Workshop Factors

We have developed a system to help you decide which workshop is the right one for you: The Workshop Factors. They will give you an idea of the character of the workshop, if it is more active, reflective, emotional, etc. That way you can base your decision not only on the workshop topic but on the qualities of the workshop itself. Below you find a list of all the Workshop Factors and their descriptions.


Mainly doing, less observation

Example: class doing exercises simultaneously, or practicing format that includes all participants


Lots of observation of others

Example: workshop focuses on 2-person scenes coached by workshop leader


Lots of movement, may be tiring

Example: lots of running or dancing exercises

Example: stage fighting


Emphasis on accessing emotions

Example: clown work focusing on vulnerability

High tempo

Participants get more from the workshop when they take initiative, e. g. editing/initiating scenes

Example: a fluid longform where participants mostly have to create chances to get on stage, rather than being brought on by the workshop leader


Higher proportion of listening to workshop leader

Example: workshop illustrated by references to psychological theories, examples from improv history, or specific models that need to be understood

Sensitive content

Participants will be exploring sensitive content

Example: participants will explore ideas around sex, prejudice or death in a serious way

Personal sharing

Participants are expected to share personal information

Example: content involves honest monologues, or drawing themes from real life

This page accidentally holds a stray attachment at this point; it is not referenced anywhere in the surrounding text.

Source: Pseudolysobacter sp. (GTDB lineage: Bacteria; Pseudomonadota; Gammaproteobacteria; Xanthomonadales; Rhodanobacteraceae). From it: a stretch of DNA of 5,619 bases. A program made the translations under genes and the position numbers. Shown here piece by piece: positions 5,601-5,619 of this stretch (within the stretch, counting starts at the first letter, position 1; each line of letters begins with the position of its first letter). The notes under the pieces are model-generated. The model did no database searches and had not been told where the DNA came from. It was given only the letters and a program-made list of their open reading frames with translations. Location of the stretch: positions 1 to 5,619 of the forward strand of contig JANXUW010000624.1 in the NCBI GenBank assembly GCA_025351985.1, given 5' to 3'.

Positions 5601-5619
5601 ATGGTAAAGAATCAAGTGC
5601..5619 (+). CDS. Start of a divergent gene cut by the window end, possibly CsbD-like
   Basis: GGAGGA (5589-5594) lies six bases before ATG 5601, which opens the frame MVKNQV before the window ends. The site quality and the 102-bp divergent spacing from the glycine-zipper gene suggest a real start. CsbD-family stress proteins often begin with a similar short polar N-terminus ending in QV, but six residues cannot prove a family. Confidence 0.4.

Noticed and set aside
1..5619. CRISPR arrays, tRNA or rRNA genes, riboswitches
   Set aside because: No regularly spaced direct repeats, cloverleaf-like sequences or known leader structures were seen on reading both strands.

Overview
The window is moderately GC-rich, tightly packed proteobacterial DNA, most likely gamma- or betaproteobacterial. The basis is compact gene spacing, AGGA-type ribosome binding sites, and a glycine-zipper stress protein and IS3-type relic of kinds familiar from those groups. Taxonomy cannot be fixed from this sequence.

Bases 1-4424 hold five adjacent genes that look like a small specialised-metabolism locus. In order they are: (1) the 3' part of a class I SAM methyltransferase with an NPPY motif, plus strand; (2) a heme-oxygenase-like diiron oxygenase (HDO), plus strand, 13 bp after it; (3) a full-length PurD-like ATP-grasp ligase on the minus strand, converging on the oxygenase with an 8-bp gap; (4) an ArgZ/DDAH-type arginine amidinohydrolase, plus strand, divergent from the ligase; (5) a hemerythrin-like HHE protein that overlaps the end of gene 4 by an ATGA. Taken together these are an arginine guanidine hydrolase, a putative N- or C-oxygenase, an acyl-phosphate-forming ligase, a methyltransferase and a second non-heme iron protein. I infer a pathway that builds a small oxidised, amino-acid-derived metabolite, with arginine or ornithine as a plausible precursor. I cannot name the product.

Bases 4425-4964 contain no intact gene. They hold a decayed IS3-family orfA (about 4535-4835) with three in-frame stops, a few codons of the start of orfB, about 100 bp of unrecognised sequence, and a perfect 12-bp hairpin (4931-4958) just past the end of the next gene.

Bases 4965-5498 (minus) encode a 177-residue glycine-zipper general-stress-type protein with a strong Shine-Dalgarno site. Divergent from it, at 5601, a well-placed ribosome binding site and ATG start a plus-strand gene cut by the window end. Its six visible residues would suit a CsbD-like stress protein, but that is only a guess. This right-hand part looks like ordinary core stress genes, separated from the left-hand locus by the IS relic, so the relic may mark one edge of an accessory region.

Physical contact

More physical contact than is typical

Example: Intimacy workshop that may involve e. g. stage kisses


Workshop will involve high levels of correction or criticism 

Example: some styles of clown teaching

Going outside

Workshop will involve doing things outside of standard space

Example: site specific theatre


This isn't really an improvisation workshop!

Example: stage-fighting skills

Higher demand for English language

Workshop participation will be more difficult when English language skills are weaker

Example: working with a style (Shakespeare) or a fast-pace, associative workshop

Fit for mixed/heterogenous groups

Workshop participants can have very different levels of experience in improvisation

Example: clown workshop or stage fighting

Some grounding in 'x' useful

Participation is going to be easier with a particular background

Example: Understanding of the Harold format is handy

Some grounding in 'x' needed

Participation requires a particular background

Example: participants should have already played Harolds in the past

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